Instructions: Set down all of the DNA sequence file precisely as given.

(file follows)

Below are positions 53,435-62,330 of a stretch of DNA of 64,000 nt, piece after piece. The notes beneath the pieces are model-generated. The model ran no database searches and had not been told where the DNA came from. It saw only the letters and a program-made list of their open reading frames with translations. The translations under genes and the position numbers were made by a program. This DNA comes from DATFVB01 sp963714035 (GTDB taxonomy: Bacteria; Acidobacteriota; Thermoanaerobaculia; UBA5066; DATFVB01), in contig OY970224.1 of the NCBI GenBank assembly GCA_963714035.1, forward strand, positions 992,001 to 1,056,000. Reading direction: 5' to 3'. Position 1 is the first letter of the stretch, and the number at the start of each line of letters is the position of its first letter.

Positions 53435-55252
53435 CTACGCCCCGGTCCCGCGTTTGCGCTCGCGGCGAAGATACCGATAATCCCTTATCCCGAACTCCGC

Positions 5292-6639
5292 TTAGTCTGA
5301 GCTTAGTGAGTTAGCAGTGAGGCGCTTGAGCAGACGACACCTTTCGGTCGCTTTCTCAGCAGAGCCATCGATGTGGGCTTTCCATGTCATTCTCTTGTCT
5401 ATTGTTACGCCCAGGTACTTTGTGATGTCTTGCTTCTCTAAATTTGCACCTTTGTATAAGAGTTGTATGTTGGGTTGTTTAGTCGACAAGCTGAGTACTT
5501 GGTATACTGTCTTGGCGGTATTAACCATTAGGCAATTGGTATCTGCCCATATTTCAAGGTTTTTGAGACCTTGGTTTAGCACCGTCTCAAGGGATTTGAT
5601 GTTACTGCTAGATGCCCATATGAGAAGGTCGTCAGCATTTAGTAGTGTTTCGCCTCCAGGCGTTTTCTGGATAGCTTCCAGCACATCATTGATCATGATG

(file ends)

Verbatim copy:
Below are positions 53,435-62,330 of a stretch of DNA of 64,000 nt, piece after piece. The notes beneath the pieces are model-generated. The model ran no database searches and had not been told where the DNA came from. It saw only the letters and a program-made list of their open reading frames with translations. The translations under genes and the position numbers were made by a program. This DNA comes from DATFVB01 sp963714035 (GTDB taxonomy: Bacteria; Acidobacteriota; Thermoanaerobaculia; UBA5066; DATFVB01), in contig OY970224.1 of the NCBI GenBank assembly GCA_963714035.1, forward strand, positions 992,001 to 1,056,000. Reading direction: 5' to 3'. Position 1 is the first letter of the stretch, and the number at the start of each line of letters is the position of its first letter.

Positions 53435-55252
53435 CTACGCCCCGGTCCCGCGTTTGCGCTCGCGGCGAAGATACCGATAATCCCTTATCCCGAACTCCGC

Positions 5292-6639
5292 TTAGTCTGA
5301 GCTTAGTGAGTTAGCAGTGAGGCGCTTGAGCAGACGACACCTTTCGGTCGCTTTCTCAGCAGAGCCATCGATGTGGGCTTTCCATGTCATTCTCTTGTCT
5401 ATTGTTACGCCCAGGTACTTTGTGATGTCTTGCTTCTCTAAATTTGCACCTTTGTATAAGAGTTGTATGTTGGGTTGTTTAGTCGACAAGCTGAGTACTT
5501 GGTATACTGTCTTGGCGGTATTAACCATTAGGCAATTGGTATCTGCCCATATTTCAAGGTTTTTGAGACCTTGGTTTAGCACCGTCTCAAGGGATTTGAT
5601 GTTACTGCTAGATGCCCATATGAGAAGGTCGTCAGCATTTAGTAGTGTTTCGCCTCCAGGCGTTTTCTGGATAGCTTCCAGCACATCATTGATCATGATG